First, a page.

This Cities: Skylines build recreates the honeycomb Detroit that could have been
The city that never was.
I will forever be impressed with the imagination of players in creative games. I admire from afar grand Minecraft monuments, luxurious Sims 4 houses, and beautifully dense Stardew Valley farms but know that I'll never have the dedication to make any of them myself. User "Mr_Hemi" on Reddit has taken a page from the past and spent over a year building Detroit as it was envisioned by a city planner 200 years ago. They did it all in Cities: Skylines.
In 1805, a large portion of the city of Detroit, Michigan burned to the ground. Or so I've learned today. When it came to talks of rebuilding, apparently the task of a new city plan fell to the recently-appointed judge of the Michigan Territory: Augustus Woodward. Young and creative Woodward designed a plan that, thanks to political circumstances and time constrains never came to fruition. His vision of Detroit was a wildly complicated but very pretty plan that divided plots of land into triangles rather than rectangles.
Mr_Hemi was apparently fascinated by the never-implemented city plan and decided to recreate it. "Just enough of the Woodward Plan exists to pique my curiosity but not enough to understand how it would operate on a city-wide scale," they say. Detroit was of course much smaller in the days that the plan was conceived, so a large-scale version wasn't planned. That's why Mr_Hemi took to the city building simulator to attempt creating it as it might have existed now.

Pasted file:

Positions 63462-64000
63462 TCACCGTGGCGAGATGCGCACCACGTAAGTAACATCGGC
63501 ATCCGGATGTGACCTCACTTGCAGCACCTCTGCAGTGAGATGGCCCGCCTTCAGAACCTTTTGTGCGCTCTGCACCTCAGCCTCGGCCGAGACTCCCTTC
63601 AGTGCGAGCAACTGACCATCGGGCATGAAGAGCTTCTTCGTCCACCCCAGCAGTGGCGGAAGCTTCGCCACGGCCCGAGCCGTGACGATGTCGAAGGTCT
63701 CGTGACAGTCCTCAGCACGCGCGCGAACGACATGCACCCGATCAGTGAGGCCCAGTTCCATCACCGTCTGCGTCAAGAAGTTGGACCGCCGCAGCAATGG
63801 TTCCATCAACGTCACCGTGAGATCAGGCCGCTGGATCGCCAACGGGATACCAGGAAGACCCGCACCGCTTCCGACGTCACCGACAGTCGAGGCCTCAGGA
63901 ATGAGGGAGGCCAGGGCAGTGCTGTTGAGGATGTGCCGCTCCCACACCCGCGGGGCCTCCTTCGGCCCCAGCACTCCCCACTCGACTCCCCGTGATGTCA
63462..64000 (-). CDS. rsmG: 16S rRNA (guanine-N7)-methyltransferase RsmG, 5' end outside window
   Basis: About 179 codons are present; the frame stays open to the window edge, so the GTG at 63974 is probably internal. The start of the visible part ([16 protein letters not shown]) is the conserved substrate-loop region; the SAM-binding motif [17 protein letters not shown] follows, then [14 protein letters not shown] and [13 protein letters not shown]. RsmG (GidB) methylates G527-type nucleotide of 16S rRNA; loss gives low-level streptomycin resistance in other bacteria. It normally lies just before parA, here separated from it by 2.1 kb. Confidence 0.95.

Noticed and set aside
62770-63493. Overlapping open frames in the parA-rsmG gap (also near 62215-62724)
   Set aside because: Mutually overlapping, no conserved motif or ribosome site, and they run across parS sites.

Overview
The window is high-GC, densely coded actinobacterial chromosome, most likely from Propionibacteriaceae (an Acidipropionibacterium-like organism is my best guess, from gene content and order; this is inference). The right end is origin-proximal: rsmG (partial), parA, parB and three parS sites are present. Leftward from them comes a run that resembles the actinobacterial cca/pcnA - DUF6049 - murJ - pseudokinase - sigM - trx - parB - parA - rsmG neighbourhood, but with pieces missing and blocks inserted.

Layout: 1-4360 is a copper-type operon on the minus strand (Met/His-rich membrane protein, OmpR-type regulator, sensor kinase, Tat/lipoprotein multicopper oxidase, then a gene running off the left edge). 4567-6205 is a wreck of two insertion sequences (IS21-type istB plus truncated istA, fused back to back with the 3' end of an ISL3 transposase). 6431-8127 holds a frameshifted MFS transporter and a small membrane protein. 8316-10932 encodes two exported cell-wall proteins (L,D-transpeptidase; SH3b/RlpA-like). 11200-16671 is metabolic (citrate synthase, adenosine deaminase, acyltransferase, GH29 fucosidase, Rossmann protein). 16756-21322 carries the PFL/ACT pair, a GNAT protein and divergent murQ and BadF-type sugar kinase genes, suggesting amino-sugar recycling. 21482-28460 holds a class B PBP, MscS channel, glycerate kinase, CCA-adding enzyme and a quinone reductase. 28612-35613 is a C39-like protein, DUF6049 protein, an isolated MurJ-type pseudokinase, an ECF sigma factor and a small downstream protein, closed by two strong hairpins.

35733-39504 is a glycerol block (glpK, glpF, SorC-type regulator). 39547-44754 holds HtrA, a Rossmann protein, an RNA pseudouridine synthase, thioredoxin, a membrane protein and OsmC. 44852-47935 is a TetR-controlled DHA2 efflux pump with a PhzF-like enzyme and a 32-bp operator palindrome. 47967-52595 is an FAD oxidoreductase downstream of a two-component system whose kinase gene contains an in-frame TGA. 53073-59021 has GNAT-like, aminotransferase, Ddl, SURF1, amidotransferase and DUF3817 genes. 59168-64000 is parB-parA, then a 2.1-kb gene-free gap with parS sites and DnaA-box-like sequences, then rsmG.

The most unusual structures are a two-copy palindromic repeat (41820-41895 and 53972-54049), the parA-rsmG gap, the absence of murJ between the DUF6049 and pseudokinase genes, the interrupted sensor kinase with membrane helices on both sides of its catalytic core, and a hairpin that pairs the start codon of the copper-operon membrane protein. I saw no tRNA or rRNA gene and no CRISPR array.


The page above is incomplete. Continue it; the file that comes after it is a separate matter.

Outlined in the comments of their Reddit post are some of the things that the Woodward Plan did well and others it didn't. Some of the wide roads with central medians called for in the plan were a perfect spot to lay tracks for public transit. On the other hand, the plan was created long before automobile highways and leaves no good room for adding them.
Mr_Hemi says that in order to actually pull off the build, a couple mods were required. To create the precise angles demanded by the plan, they used Precision Engineering. To accommodate intersections of more than four parts, they also used Fine Road Anarchy.
Over on Reddit, Mr_Hemi answers questions about the build, explains some of its benefits and faults based on the recreation, and included an album with even more images than the ones above. Thank goodness it didn't take Mr_Hemi quite as long to pull off Woodward's plan in Cities: Skylines as it would have in actual Detroit. Seeing the results, I think it was a year's passion project well spent.